Running a large, premium, seven-seat SUV is never going to be cheap, but the Q7 shouldn’t break the bank either. The only option from launch is a 268bhp 3.0 TDI engine (although other markets get a 3.0 TFSI petrol, too), which returns claimed economy and CO2 emissions of 47.9mpg and 153g/km.
That’s slightly better than the BMW X5 30d M Sport (47.1mpg and 158g/km) despite the Audi carrying and extra pair of seats and producing 14bhp more. That 153g/km figure puts the Q7 in tax band G which costs £180 a year, and attracts a 29 per cent BIK rate for company car users.
The more efficient 215bhp version of the 3.0 TDI engine provides 52.3mpg and 144g/km so will be slightly cheaper to run. It will be available later in 2015, around the same time as the plug-in hybrid Q7 e-tron goes on sale. Combining a 254bhp 3.0 TDI engine with a 124bhp electric motor integrated into the gearbox, the Q7 e-tron produces a total of 368bhp and 700Nm, but returns a tax-busting 166mpg and 50g/km.
Interior, design and technology
The Q7 showcases a whole new design direction for Audi’s ‘Q’ family, so expect future replacements for the Q5 and Q3, as well as the new Q1 due next year, to follow suit. The most striking element is the huge three-dimensional grille that announces the Q7’s arrival, flanked by LED lights, which are standard on S line models, as are 20-inch wheels.
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With a strong beltline running back from the LED headlights along the side of the car, there are hints of the old Audi Quattro’s boxy wheelarches, while the more flowing roofline and silver roofbars give a modern look. At the front, the gigantic trapezoidal grille with its silver edging is a new Audi SUV trademark – it’s flanked by the headlamp clusters, while their interesting running light design gives the Q7 a crisp, clean stance from the front. In profile, the car is a bit bland, as it’s only when viewed from an angle that you get a sense of the creased and curved surfaces.
At the rear, the design is more understated, with big tail-lamps that mimic the shape of the headlights. The low rear bumper not only looks great thanks to the integrated rectangular twin tailpipes, but with no lip it helps practicality. There’s also a button to raise and lower the £2,000 optional air-suspension to help when loading heavy items, while mounting the rear lights on the powered bootlid means you get a wide opening for luggage.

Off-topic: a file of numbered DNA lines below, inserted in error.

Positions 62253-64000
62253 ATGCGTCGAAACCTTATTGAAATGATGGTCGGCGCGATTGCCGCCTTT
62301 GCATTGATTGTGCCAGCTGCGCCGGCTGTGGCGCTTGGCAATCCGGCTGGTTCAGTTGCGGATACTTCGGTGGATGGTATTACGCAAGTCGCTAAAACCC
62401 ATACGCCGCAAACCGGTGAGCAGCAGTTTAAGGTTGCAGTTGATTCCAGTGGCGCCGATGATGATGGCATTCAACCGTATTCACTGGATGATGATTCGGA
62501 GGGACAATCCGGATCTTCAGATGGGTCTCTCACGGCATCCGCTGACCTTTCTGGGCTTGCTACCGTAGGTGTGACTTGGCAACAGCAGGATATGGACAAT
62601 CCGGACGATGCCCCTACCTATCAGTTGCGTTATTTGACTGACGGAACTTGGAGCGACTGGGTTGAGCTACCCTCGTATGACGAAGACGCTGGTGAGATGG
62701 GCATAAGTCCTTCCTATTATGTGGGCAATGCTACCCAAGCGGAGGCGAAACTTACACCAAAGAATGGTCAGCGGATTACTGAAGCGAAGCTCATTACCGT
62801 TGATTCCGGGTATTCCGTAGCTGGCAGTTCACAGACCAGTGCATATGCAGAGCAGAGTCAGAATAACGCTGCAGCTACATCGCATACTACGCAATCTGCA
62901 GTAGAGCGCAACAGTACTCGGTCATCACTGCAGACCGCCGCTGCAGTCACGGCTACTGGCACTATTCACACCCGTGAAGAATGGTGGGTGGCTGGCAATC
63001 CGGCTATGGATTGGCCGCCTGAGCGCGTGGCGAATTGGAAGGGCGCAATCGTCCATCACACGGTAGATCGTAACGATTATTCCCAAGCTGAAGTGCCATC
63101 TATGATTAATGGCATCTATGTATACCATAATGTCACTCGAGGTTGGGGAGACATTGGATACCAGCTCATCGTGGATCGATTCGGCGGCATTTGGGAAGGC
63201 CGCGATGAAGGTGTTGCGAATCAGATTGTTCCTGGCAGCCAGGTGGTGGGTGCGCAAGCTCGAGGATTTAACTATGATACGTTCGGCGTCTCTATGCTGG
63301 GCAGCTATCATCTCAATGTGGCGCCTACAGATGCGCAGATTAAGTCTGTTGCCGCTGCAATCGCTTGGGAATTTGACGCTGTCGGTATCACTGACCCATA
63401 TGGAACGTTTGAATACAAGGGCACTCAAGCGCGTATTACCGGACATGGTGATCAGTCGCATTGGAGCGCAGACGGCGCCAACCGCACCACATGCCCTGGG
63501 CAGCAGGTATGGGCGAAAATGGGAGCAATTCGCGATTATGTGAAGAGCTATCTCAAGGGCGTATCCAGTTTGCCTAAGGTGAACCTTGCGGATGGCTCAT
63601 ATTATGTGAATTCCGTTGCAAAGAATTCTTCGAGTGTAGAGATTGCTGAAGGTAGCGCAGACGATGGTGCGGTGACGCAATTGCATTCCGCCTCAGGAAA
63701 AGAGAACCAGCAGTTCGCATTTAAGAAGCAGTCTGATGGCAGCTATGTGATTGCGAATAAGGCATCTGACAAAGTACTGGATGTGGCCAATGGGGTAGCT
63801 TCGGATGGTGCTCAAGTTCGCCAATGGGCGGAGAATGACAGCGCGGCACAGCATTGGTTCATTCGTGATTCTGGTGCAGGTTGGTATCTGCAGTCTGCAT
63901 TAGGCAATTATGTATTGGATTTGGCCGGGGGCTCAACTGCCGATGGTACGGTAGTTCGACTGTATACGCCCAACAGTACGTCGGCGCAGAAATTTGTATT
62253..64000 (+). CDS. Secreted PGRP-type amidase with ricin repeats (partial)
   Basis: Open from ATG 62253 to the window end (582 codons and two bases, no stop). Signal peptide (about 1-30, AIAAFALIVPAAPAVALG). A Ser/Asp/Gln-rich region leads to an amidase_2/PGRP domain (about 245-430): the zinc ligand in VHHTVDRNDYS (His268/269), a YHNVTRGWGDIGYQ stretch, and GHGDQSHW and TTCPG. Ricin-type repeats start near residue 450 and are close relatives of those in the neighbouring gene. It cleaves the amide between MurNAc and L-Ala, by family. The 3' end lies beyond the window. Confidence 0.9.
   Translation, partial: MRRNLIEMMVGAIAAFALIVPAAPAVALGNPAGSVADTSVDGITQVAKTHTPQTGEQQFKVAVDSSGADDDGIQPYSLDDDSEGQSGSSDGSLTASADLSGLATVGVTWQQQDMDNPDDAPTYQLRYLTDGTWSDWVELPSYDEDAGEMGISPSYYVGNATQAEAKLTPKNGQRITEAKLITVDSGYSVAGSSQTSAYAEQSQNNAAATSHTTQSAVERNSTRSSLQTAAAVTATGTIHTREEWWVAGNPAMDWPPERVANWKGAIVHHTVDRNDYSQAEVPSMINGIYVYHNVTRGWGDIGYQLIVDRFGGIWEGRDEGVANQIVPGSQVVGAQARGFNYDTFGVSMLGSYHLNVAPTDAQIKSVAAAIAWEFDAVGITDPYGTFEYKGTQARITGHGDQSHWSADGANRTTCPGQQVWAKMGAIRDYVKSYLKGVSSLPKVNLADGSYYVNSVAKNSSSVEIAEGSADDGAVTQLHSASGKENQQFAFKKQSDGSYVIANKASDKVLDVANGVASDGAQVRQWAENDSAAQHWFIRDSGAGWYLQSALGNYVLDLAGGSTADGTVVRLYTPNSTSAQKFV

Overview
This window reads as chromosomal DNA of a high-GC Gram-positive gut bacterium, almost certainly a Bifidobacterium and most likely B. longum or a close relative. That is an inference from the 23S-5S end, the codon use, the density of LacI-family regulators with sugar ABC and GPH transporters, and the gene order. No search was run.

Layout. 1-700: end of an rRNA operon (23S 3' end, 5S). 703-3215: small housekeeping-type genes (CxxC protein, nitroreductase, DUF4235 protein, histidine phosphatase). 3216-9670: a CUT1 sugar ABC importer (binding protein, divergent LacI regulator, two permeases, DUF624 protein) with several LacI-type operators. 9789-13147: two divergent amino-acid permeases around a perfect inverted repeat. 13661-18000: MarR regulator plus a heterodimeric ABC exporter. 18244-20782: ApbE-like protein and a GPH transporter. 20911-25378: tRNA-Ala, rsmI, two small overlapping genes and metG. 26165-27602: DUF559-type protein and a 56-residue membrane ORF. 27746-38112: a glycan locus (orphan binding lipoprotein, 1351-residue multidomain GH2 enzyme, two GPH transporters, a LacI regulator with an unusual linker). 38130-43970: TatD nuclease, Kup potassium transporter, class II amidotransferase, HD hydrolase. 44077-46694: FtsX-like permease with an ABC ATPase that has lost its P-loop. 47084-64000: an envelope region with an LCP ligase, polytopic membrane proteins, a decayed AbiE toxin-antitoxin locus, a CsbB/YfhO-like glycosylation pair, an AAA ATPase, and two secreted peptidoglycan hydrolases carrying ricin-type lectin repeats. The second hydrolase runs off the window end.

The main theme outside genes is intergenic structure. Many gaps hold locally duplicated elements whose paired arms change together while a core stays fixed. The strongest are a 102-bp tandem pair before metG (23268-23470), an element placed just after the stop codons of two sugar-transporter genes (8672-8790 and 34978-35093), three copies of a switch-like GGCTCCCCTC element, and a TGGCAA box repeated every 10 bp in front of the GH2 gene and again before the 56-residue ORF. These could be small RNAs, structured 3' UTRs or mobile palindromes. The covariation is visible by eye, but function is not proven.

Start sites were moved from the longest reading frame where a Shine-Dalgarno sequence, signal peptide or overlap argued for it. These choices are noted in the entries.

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The Q7 has lots of premium kit. LED headlights, cruise and four-zone climate control, heated electric sports seats, Bluetooth, keyless go and sat-nav all come as standard. However, Audi’s 12.3-inch Virtual Cockpit, which adds a screen in front of the driver, is a £600 option – with the ability to see the sat-nav map in widescreen, it’s a hi-tech extra we’d recommend.
Practicality, comfort and boot space
Despite being shorter, narrower and no taller than the old Q7, there’s actually more head and legroom in all three rows in the new Q7 – achieved through clever packaging and thinner seats – and the seven-seat layout is fully configurable so you can make the most of it.
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The third row is designed primarily for children, but smaller adults can squeeze in there too for shorter journeys, so long as the second row slides to its forward-most position. To make access to the third row easier the second row can fold and tip forwards to let you through. When you don’t need the third row, simply push a button on the side of the boot and they fold flush into the boot floor.
With all seven seats in place there’s 295 litres of boot space – about the same as a Ford Fiesta – accessed via a standard powered tailgate, but that expands to 770 litres when you collapse the third row. Fold the second row forward too and there’s a massive 1,955 litres to play with – nearly 100 litres more than the new Volvo XC90.
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If you tow a caravan, you’re in for a treat. An electrically deployable trailer hitch is on the options list and allows you to tow up to 3.5 tonnes, although you do need to order the adaptive air suspension as well. Other useful options include a powered luggage compartment cover, soft-close doors and a heated windscreen.
Reliability and Safety
Audi is famed for the quality and reliability of its components, and the Q7 should be no different. The engine and gearbox are developments of existing technology, so are proven in the real world, while the interior feels solid enough to stand up to the knocks and scrapes of family life.
The Q7’s electrical systems are fiendishly complicated, though, with an arsenal of cameras, sensors and high-power computer processors all built into the car. Only time will tell whether they can remain glitch-free. What we do know is that the Q7 is packed with cutting edge technology that should help to take some of the stress out of driving, but also keep you out of harm’s way.
Two trim levels are available – SE and S line – and standard equipment includes rear parking sensors, cruise control, adjustable speed limiter and an auto braking function at low speeds. Optional systems include an autonomous park assist function and active lane keep assist. One step up from that, and new for the class, is something called traffic jam assist. A development of adaptive cruise control, it can take over the steering (as well as the braking and accelerating) on well-marked roads up to speeds of 37mph.